Should you file bankruptcy to avoid judgment being entered against you? Not an uncommon question around here. First of all lets talk about what a judgment is all about: A judgment is the result when you are sued and either don’t respond to the lawsuit or lose the lawsuit. The judge, in finding in favor of the creditor, will award a judgment on their behalf. If your creditor obtains a judgment, they can garnish your wages or go after your personal assets to satisfy the outstanding judgment. Fortunately, filing for bankruptcy can stop most wage garnishments and wipe out your obligation to pay back discharged debts. There are only three ways to get rid of a judgment: a) Vacate it; b) Satisfy it, or c) Discharge it. Filing a bankruptcy to avoid judgment through a discharge is the option to take if the other options don’t pan out as most judgments can be discharged in bankruptcy. Notable exceptions are judgments based upon fraud and elder abuse. If you qualify for bankruptcy and otherwise feel that bankruptcy is right for you, you should consult an experienced bankruptcy attorney. Filing a bankruptcy petition will place an automatic stay on the judgment and any enforcement actions.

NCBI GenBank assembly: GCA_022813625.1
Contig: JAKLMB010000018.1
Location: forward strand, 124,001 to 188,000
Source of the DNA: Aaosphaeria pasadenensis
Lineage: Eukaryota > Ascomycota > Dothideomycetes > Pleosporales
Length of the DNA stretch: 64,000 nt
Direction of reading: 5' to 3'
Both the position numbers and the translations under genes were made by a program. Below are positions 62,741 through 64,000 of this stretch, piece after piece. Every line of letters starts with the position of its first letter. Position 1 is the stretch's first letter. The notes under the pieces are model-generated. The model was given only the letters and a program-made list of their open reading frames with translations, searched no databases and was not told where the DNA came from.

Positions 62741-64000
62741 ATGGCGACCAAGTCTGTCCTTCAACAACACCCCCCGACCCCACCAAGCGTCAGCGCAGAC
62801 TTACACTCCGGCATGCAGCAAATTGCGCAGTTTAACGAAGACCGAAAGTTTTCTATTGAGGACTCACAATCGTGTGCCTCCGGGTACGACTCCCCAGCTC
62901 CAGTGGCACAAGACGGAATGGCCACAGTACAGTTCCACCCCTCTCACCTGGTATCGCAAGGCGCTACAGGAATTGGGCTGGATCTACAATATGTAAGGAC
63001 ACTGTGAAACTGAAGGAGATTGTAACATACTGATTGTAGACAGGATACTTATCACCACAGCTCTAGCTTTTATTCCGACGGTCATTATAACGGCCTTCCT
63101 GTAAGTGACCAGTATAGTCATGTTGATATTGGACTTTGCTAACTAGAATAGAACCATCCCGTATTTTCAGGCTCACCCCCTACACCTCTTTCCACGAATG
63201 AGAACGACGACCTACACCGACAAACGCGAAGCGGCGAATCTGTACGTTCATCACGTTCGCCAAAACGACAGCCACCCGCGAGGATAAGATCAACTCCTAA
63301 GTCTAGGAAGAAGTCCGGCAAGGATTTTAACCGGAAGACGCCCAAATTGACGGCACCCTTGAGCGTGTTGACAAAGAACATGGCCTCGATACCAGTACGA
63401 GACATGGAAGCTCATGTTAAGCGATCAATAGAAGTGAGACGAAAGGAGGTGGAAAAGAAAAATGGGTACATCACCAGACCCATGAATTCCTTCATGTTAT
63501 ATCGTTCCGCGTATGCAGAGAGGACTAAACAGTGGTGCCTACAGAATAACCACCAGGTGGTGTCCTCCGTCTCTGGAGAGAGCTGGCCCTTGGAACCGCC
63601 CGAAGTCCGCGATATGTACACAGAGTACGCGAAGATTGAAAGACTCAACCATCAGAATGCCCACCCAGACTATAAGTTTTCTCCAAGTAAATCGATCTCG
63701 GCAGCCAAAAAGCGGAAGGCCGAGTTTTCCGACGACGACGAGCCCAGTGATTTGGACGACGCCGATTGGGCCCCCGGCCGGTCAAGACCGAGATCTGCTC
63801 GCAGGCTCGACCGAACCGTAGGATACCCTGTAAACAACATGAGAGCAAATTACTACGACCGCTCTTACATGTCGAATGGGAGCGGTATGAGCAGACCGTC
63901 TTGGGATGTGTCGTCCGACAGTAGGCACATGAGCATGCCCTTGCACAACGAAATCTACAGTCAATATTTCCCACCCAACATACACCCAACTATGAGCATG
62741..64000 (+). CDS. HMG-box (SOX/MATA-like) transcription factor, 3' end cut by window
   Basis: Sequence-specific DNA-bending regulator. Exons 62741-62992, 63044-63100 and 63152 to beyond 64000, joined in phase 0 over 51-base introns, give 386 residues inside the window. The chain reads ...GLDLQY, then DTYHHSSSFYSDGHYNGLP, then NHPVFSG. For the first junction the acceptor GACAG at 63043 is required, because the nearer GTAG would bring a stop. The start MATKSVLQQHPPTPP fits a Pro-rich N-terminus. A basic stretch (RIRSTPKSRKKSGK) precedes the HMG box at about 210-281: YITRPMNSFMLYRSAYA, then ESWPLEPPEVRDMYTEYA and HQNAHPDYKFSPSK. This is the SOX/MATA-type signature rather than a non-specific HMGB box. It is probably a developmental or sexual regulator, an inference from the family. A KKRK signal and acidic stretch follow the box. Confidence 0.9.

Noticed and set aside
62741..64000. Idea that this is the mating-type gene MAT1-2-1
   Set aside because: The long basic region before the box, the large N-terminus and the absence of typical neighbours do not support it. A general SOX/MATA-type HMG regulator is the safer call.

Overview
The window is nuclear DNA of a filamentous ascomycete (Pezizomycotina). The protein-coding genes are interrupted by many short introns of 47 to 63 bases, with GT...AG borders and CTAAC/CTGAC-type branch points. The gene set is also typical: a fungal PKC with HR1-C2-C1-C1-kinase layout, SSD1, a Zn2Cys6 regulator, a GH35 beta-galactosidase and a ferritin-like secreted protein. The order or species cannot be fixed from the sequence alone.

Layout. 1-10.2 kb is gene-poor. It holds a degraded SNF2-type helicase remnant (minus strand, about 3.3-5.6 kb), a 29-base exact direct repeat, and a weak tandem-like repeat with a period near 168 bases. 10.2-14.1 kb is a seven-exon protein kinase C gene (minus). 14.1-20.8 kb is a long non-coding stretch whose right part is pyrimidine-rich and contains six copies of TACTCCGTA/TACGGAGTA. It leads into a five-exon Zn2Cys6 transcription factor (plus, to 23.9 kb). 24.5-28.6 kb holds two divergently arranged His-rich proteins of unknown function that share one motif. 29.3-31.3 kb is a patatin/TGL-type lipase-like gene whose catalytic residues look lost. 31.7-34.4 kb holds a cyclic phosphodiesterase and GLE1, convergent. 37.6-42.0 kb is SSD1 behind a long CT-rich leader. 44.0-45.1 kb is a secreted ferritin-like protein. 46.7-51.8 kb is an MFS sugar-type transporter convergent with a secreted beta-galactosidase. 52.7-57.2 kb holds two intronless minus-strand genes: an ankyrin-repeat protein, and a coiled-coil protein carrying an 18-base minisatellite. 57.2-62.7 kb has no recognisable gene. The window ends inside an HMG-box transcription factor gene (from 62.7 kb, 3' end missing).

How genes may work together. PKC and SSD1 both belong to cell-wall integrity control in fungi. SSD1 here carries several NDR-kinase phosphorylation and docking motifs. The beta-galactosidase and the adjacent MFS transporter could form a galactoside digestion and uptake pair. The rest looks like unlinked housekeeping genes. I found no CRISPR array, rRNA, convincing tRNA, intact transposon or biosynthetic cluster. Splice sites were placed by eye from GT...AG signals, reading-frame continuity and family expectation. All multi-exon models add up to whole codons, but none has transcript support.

By filing bankruptcy, you are protected by an “automatic stay” which will stop the creditors from collecting from you or pursuing the judgment further. If the judgment has already been placed against you, you can still file a bankruptcy to get rid of it, but you will need to discuss with your attorney, your further actions. Many times, if you own a home, a judgment automatically puts a lien on your home, and although the bankruptcy will take care of the debt that you owe, separate motions will need to be filed to remove the lien from your property. Its advisable to explore the option of bankruptcy before you have a judgment against you if at all possible. If you already have a judgment against you, you will want to contact a bankruptcy attorney immediately to see what options you have to ensure that your property is protected. Also its important to note that the fact that there is a lawsuit or judgment does not affect your bankruptcy options, unless the judgement had a finding of fraud or other element that is excepted from discharge in bankruptcy. Nevertheless it’s usually best to file bankruptcy before a judgment is entered. Because once that occurs, the creditor can garnish wages or seize bank account funds up until a bankruptcy case is filed. Additionally a creditor may then also place a lien against property, which may or may not be removable in bankruptcy.